In case of failure, the following properties are added to the header of the message and can be viewed in the Failed Messages report by selecting Activity ->Administration->Failed Messages from the navigation bar located on the left hand side of the Neuron ESB Explorer.

  • Failure Type
  • Failure Date
  • Failure Detail

Custom header properties

The Neuron ESB Message also supports the addition of custom properties and values, allowing custom metadata can be added to any Neuron ESB Message before publication to the bus or during processing with a Process, Adapter, Service Connector or Client Connector. Custom properties are name/value pairs that can hold any string or XML value. 

Uses for Custom Properties

Some uses for custom properties include the following:

  • Custom properties allow you to preserve some aspects of a message in the clear prior to encrypting its payload.
    For example, you might preserve an order’s delivery postal code in order to route the message to the nearest order fulfillment center.
  • Custom properties allow adapter endpoints to capture or apply metadata.
    For example, the Websphere MQSeries adapter captures queue headers as custom properties, and can set queue headers from custom properties.
  • Custom properties allow service endpoints to capture or apply SOAP headers.
    For example, a custom property can be used to add a custom SOAP header to an outgoing service message.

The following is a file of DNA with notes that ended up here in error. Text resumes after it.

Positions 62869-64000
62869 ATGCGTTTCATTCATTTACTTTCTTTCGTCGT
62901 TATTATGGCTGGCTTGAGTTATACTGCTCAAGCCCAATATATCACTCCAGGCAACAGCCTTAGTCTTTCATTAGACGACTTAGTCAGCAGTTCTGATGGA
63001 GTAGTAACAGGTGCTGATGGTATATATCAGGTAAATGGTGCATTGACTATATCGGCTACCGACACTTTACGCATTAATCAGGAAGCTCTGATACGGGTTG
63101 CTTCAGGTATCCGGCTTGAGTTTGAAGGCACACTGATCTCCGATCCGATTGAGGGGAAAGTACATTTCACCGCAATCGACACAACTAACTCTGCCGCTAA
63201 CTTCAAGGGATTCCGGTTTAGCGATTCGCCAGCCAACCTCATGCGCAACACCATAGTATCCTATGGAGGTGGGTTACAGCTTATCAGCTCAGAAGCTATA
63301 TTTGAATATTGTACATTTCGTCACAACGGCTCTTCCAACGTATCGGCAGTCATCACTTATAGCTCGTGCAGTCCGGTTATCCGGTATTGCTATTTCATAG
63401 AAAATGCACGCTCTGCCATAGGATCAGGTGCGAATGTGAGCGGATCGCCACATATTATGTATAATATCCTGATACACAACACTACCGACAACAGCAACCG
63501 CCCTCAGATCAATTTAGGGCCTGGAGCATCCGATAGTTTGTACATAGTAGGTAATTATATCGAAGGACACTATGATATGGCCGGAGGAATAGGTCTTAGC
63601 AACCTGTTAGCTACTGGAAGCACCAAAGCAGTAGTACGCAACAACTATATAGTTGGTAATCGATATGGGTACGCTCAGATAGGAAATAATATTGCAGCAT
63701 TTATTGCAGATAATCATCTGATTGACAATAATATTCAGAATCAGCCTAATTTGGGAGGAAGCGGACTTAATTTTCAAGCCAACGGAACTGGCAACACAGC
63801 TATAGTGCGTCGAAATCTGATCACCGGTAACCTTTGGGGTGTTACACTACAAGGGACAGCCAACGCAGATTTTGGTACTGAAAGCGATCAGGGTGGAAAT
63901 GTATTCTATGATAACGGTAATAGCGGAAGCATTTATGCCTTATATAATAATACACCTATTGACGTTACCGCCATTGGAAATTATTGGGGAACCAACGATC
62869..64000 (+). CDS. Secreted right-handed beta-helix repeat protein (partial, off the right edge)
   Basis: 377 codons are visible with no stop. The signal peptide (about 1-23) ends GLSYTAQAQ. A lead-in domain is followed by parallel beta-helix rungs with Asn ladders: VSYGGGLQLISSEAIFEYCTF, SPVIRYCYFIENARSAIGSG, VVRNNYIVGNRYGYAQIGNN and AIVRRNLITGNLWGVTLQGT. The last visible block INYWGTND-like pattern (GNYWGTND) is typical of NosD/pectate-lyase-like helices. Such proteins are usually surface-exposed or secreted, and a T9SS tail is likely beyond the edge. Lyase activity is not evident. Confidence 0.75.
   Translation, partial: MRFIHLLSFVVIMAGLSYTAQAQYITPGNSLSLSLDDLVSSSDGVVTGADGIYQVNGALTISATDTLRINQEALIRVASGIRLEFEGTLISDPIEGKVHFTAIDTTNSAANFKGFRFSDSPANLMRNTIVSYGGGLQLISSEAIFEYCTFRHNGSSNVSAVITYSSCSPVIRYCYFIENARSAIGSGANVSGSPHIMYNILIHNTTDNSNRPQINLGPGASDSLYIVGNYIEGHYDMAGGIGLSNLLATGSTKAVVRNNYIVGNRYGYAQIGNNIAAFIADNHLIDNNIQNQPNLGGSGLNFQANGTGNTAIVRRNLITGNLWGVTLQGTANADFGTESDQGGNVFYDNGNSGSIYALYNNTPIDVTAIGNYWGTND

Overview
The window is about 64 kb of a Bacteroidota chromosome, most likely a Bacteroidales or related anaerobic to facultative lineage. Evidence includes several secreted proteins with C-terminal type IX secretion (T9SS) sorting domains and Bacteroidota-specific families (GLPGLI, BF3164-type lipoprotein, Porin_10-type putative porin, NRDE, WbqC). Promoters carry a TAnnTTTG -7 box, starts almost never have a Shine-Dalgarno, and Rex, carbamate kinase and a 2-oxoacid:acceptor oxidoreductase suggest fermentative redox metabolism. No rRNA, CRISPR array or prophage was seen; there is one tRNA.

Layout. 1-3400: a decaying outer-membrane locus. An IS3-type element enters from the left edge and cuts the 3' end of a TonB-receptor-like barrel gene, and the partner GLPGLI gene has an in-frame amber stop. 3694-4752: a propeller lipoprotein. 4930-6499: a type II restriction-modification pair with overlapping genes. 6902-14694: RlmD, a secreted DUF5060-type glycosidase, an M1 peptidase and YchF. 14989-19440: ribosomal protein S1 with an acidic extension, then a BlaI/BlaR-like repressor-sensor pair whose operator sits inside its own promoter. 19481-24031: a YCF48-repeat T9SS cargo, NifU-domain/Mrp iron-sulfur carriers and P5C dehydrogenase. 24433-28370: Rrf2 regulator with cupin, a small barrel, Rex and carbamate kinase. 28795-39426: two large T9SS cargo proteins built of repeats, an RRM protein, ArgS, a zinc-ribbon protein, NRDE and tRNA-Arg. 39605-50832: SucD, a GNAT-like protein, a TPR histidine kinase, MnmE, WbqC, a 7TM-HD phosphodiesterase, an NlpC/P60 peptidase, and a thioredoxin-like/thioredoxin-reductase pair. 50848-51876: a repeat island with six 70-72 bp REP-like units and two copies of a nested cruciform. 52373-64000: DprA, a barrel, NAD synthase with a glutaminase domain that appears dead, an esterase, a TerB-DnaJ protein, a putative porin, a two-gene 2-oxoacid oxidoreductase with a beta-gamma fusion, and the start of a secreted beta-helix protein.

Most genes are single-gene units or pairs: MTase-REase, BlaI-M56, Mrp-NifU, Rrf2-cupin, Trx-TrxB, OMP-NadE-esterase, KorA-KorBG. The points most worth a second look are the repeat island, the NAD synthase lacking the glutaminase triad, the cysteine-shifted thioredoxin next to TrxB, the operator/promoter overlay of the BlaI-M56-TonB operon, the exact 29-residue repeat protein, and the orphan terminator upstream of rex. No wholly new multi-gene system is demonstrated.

• Custom properties allow developers to have a “scratch pad” of their own metadata.
    For example, a developer may want to record some conclusions or rules output about the message in custom properties

Naming Conventions for Custom Properties

Custom message properties are named using the convention <prefix>.<name>. The <prefix> serves the same purpose as a namespace: it distinguishes sets of properties from each other. Whenever you store a custom message property, you should be sure to either use a pre-defined prefix or create one of your own. For example, if you needed to store some order information in a customer properties area, you might use the “order.” prefix and create properties such as “order.OrderId” or “order.Amount“.

Communication Patterns

Sometimes communication between applications, systems and resources require several messages or the support of various communication patterns. Messaging patterns exist at different levels of abstraction in SOA and various ones are available to use with Parties

  • Direct – A single message can be sent directly to specific subscriber. This infers that the publisher has knowledge of the subscriber. Using this mode, the message will be sent to all instances of a specific subscriber.
  • Request-reply – The publisher waits to receive a reply message from the subscriber. This is the typical service provider/service consumer pattern used with web service calls.
  • Publish-susbcribe – Messaging usually involves more than just one subscriber: there can be one or more called publishers, and one or more subscribers. This is the pattern used internally in the ESB and typically used for one way messaging scenarios where the publisher does not have any knowledge of the subscriber and vice a versa.
  • Itinerary Routing – A predefined list of Parties and Topics to route to, in a specific order. This is accomplished by defining a Routing Slip (defined in API documentation).